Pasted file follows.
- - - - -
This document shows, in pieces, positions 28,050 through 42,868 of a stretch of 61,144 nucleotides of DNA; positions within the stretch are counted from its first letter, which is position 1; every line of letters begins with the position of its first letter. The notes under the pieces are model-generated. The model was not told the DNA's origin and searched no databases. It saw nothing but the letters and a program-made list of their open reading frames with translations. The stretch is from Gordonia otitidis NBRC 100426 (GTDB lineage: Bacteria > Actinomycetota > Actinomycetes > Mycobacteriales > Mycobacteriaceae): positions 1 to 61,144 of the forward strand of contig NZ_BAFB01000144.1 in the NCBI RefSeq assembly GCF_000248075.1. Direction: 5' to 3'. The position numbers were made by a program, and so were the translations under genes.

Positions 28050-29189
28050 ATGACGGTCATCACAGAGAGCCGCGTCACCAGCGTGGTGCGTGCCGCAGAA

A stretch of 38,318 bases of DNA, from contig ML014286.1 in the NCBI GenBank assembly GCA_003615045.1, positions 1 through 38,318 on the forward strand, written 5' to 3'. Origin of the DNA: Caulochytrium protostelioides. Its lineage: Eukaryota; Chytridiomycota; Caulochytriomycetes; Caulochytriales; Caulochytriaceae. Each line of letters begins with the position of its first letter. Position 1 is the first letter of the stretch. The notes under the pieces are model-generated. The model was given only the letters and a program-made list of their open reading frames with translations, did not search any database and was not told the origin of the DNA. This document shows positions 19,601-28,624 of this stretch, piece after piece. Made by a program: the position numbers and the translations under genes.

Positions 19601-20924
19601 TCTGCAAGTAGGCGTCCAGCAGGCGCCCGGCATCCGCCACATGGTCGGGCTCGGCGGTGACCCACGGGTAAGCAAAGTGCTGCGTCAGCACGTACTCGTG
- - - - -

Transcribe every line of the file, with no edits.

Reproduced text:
This document shows, in pieces, positions 28,050 through 42,868 of a stretch of 61,144 nucleotides of DNA; positions within the stretch are counted from its first letter, which is position 1; every line of letters begins with the position of its first letter. The notes under the pieces are model-generated. The model was not told the DNA's origin and searched no databases. It saw nothing but the letters and a program-made list of their open reading frames with translations. The stretch is from Gordonia otitidis NBRC 100426 (GTDB lineage: Bacteria > Actinomycetota > Actinomycetes > Mycobacteriales > Mycobacteriaceae): positions 1 to 61,144 of the forward strand of contig NZ_BAFB01000144.1 in the NCBI RefSeq assembly GCF_000248075.1. Direction: 5' to 3'. The position numbers were made by a program, and so were the translations under genes.

Positions 28050-29189
28050 ATGACGGTCATCACAGAGAGCCGCGTCACCAGCGTGGTGCGTGCCGCAGAA

A stretch of 38,318 bases of DNA, from contig ML014286.1 in the NCBI GenBank assembly GCA_003615045.1, positions 1 through 38,318 on the forward strand, written 5' to 3'. Origin of the DNA: Caulochytrium protostelioides. Its lineage: Eukaryota; Chytridiomycota; Caulochytriomycetes; Caulochytriales; Caulochytriaceae. Each line of letters begins with the position of its first letter. Position 1 is the first letter of the stretch. The notes under the pieces are model-generated. The model was given only the letters and a program-made list of their open reading frames with translations, did not search any database and was not told the origin of the DNA. This document shows positions 19,601-28,624 of this stretch, piece after piece. Made by a program: the position numbers and the translations under genes.

Positions 19601-20924
19601 TCTGCAAGTAGGCGTCCAGCAGGCGCCCGGCATCCGCCACATGGTCGGGCTCGGCGGTGACCCACGGGTAAGCAAAGTGCTGCGTCAGCACGTACTCGTG